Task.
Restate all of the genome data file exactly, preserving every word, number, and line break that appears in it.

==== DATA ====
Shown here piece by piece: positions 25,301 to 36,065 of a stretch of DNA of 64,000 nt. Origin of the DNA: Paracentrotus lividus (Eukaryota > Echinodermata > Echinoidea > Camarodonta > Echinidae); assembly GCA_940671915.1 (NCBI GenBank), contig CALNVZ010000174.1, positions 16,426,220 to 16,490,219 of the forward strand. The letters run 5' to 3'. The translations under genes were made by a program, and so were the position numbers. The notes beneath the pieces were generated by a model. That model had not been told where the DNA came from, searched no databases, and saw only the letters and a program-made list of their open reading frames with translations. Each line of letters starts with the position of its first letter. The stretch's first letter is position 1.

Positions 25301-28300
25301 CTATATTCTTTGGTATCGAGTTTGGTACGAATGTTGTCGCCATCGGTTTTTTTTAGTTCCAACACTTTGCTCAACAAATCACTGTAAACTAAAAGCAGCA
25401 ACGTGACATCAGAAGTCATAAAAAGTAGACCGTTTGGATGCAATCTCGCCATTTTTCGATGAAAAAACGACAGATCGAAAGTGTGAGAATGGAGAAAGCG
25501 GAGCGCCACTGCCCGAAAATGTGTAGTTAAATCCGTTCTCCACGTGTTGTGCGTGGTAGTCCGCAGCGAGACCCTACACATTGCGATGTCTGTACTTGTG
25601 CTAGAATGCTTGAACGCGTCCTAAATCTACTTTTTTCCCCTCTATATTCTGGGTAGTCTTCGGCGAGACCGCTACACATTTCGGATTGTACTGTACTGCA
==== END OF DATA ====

Shown here piece by piece: positions 25,301 to 36,065 of a stretch of DNA of 64,000 nt. Origin of the DNA: Paracentrotus lividus (Eukaryota > Echinodermata > Echinoidea > Camarodonta > Echinidae); assembly GCA_940671915.1 (NCBI GenBank), contig CALNVZ010000174.1, positions 16,426,220 to 16,490,219 of the forward strand. The letters run 5' to 3'. The translations under genes were made by a program, and so were the position numbers. The notes beneath the pieces were generated by a model. That model had not been told where the DNA came from, searched no databases, and saw only the letters and a program-made list of their open reading frames with translations. Each line of letters starts with the position of its first letter. The stretch's first letter is position 1.

Positions 25301-28300
25301 CTATATTCTTTGGTATCGAGTTTGGTACGAATGTTGTCGCCATCGGTTTTTTTTAGTTCCAACACTTTGCTCAACAAATCACTGTAAACTAAAAGCAGCA
25401 ACGTGACATCAGAAGTCATAAAAAGTAGACCGTTTGGATGCAATCTCGCCATTTTTCGATGAAAAAACGACAGATCGAAAGTGTGAGAATGGAGAAAGCG
25501 GAGCGCCACTGCCCGAAAATGTGTAGTTAAATCCGTTCTCCACGTGTTGTGCGTGGTAGTCCGCAGCGAGACCCTACACATTGCGATGTCTGTACTTGTG
25601 CTAGAATGCTTGAACGCGTCCTAAATCTACTTTTTTCCCCTCTATATTCTGGGTAGTCTTCGGCGAGACCGCTACACATTTCGGATTGTACTGTACTGCA